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“The Multiverse of Methods: Extending the Multiverse Analysis to Address Data-Collection Decisions”

Jenna Harder writes:

When analyzing data, researchers may have multiple reasonable options for the many decisions they must make about the data—for example, how to code a variable or which participants to exclude. Therefore, there exists a multiverse of possible data sets. A classic multiverse analysis involves performing a given analysis on every potential data set in this multiverse to examine how each data decision affects the results. However, a limitation of the multiverse analysis is that it addresses only data cleaning and analytic decisions, yet researcher decisions that affect results also happen at the data-collection stage. I propose an adaptation of the multiverse method in which the multiverse of data sets is composed of real data sets from studies varying in data-collection methods of interest. I walk through an example analysis applying the approach to 19 studies on shooting decisions to demonstrate the usefulness of this approach and conclude with a further discussion of the limitations and applications of this method.

I like this because of the term “classic multiverse analysis.” It’s fun to be a classic!

In all seriousness, I like the multiverse idea, and ideally it should be thought of as a step toward a multilevel model, in the same way that the secret weapon is both a visualization tool and an implicit multilevel model.

I’m also glad that Perspectives on Psychological Science has decided to publish research again, and not just publish lies about people. That’s cool. I guess an apology will never be coming, but at least they’ve moved on.

2 Comments

  1. Ian says:

    The ‘multiverse’ is extensible beyond simple variable recodings and transformations. While this may be useful in carefully designed experimental and hypothesis testing situations, it has less utility in applied settings.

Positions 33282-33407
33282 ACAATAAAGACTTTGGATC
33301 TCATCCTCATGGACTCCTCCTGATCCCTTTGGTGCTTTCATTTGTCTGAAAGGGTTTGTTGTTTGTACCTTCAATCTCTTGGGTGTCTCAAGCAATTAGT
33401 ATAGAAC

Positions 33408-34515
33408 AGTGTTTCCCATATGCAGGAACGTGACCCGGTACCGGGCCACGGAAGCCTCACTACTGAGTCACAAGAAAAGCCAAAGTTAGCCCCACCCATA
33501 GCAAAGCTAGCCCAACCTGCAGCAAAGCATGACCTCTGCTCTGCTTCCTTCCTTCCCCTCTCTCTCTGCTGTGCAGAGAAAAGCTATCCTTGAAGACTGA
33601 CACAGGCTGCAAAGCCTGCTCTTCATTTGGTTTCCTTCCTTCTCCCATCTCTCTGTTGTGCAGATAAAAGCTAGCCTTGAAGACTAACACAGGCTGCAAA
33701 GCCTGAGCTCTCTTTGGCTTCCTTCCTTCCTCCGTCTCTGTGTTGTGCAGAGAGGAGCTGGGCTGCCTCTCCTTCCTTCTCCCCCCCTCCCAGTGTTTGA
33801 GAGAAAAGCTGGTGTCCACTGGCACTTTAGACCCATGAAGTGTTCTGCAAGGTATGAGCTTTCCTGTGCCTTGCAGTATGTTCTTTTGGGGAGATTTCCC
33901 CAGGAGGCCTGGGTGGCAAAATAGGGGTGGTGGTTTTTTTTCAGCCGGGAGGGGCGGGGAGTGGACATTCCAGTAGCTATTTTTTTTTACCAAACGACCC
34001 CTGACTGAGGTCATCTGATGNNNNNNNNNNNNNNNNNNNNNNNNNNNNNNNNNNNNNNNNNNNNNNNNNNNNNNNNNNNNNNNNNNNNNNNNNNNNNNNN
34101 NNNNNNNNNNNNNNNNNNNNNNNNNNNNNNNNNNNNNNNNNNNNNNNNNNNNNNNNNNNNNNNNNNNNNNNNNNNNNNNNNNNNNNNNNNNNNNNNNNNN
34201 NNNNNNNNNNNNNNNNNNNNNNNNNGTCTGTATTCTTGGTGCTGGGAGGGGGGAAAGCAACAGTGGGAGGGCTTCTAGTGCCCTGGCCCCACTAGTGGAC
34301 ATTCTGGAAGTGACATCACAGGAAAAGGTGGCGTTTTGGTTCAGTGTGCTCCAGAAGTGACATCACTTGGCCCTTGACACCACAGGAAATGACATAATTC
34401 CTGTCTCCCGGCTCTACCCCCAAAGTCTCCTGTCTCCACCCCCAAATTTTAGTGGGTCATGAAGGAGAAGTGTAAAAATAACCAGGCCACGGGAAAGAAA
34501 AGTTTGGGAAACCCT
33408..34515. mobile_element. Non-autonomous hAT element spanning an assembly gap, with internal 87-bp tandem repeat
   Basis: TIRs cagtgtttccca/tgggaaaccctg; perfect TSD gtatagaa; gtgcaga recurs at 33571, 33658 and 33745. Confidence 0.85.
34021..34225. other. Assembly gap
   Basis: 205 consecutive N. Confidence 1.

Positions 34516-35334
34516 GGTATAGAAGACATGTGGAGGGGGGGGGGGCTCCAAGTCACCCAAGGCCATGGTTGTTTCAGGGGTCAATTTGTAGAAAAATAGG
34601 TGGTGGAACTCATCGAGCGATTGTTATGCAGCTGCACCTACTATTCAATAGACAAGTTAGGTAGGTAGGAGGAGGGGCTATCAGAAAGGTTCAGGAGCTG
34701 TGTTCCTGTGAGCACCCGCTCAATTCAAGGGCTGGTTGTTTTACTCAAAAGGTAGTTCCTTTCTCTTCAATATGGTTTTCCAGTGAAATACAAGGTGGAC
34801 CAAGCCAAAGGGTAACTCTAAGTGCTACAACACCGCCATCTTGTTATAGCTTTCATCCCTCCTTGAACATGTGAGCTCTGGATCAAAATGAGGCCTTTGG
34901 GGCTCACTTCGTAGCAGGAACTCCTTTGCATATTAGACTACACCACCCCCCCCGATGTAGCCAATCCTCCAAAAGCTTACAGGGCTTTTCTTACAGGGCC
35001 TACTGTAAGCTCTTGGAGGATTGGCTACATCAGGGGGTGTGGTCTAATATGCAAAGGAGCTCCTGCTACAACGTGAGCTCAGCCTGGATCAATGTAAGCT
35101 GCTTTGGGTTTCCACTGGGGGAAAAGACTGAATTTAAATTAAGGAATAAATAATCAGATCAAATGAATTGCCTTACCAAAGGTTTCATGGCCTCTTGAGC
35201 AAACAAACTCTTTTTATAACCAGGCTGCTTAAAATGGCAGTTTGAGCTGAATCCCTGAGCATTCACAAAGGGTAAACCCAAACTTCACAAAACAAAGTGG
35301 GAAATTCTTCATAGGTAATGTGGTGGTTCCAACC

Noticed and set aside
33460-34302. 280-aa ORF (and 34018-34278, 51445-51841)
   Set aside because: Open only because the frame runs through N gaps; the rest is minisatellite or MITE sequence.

Why not extend the metrics used in evaluating models from the conventional single metric of predictive accuracy — MSE, RMSE, MAD, etc. — to multiple metrics? A cloud of metrics including the conventional metrics concerned with accuracy but also metrics of dependence, linear and nonlinear — Pearson, Spearman, Hoeffding’s D, distance correlations, entropy, mutual information, and more.

    In addition to multiple metrics, why not leverage multiple models that go beyond the conventional single, specified model functional form to evaluate data and implement models of varying functional forms? All of which would tell different stories about the information.

    Just saying.

  2. Michael Nelson says:

    Funny, your previous post (re: COVID vs. Spanish flu) inspired a thought related to this post. My thought was that there are (at least) two types of forks in data analysis paths: one type is equivalent to deciding or changing your research question after looking at the data (this is bad), while the other involves making one set of analytical choices rather than another set, without impacting the construct-level research question (this is unavoidable).

    I was wondering whether you (or anyone) have tried to quantify the impact of the second type of fork as literal non-sampling error, and this post partially answers that question. Your “classic” version seems more qualitative and post hoc, rather than intended for estimating standard error. I’m not sure many people would adopt a quantitative version of the procedure in practice (it would invariably increase uncertainty intervals), other than as a factor to examine in meta-analysis (analyses with more forks ought to have more variance, all else being equal). But as a thought experiment, I think it provides insight into why strong declarations of conclusions are usually not justified for a single study.

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